By Ted AYALA
The trailing off of one’s final years, the realization that one is indeed mortal and that one is closer to the end than they are to the beginning – the acknowledgement of those facts, or better still the resignation to them, has perhaps more than anything else been one of the key inspirations in music. And in some composers, their twilight years are often the backdrop for a profound change in their idiom.
Beethoven, Liszt and Shostakovich are just a few of the composers whose respective idioms underwent a marked transformation, usually toward the grotesque, the morbid, the otherworldly, the misanthropic. But for the Czech composer Leoš Janáček, his final decade would be animated not only by the most intense love affair of his life – with a married woman 38 years younger than he – but by some of the most vibrant, joyful, ebulliently youthful music anybody ever composed.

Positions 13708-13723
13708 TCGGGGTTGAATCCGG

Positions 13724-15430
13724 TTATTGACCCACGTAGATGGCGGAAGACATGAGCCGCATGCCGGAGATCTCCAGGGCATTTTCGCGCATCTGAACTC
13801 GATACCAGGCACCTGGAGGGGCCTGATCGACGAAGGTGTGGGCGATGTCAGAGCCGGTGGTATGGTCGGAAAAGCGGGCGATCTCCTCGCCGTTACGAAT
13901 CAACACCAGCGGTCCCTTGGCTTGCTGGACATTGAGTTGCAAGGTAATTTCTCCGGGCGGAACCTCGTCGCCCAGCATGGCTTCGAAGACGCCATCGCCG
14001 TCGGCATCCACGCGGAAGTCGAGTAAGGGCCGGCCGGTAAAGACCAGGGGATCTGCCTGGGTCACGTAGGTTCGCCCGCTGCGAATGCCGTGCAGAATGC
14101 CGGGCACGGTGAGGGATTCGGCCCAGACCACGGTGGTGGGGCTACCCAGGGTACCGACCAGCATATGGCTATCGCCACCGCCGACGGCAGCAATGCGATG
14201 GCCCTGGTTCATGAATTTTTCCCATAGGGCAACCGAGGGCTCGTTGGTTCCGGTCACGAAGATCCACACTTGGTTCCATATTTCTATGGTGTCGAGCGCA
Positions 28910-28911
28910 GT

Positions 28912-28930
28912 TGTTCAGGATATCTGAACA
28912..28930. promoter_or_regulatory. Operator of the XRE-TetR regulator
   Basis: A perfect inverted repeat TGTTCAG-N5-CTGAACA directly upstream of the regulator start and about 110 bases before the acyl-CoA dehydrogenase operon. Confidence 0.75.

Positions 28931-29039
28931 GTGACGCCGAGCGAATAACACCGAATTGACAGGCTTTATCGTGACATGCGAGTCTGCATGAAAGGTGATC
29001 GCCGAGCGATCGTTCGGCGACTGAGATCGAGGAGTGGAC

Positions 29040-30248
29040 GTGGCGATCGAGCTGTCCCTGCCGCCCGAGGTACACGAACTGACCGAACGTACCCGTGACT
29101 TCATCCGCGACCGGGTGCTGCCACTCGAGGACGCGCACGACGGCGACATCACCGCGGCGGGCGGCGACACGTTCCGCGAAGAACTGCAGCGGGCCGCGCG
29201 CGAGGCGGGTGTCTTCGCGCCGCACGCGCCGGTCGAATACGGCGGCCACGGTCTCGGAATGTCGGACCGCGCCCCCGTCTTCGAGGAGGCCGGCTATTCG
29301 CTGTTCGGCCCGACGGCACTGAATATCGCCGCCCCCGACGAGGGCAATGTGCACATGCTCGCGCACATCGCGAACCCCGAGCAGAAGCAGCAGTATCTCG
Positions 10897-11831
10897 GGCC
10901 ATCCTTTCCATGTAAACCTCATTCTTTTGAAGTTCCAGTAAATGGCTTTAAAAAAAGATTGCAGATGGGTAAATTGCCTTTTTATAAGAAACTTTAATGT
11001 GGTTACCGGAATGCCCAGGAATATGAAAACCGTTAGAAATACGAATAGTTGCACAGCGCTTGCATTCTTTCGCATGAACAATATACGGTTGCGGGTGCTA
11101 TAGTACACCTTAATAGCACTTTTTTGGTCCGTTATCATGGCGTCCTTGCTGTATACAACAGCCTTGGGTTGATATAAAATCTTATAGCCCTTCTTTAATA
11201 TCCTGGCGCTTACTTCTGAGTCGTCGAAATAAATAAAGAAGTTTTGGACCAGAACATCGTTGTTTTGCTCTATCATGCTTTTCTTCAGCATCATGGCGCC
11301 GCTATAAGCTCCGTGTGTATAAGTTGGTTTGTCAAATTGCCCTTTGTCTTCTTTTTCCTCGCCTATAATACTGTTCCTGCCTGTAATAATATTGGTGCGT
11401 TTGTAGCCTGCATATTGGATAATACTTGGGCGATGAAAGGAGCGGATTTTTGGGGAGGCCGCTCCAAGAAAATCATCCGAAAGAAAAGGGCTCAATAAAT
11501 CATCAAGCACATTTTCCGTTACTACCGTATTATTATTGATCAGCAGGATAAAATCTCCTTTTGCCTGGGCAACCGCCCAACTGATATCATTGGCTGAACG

His “String Quartet No. 1,” which takes its inspiration from Tolstoy’s novella “The Kreutzer Sonata,” will be the centerpiece of Le Salon de Musiques’ Nov. 9 concert that will include music by fellow Czechs Bedrich Smetana and Josek Suk. The music of Englishman Herbert Howells will open the program.
The concert will take place on Sunday, Nov. 9 at 4:30 p.m. on the fifth floor of the Dorothy Chandler Pavilion in Los Angeles. General admission tickets are $75, student tickets are $39. To buy tickets and obtain more information, visit http://www.lesalondemusiques.com/ or call (310) 498-0257.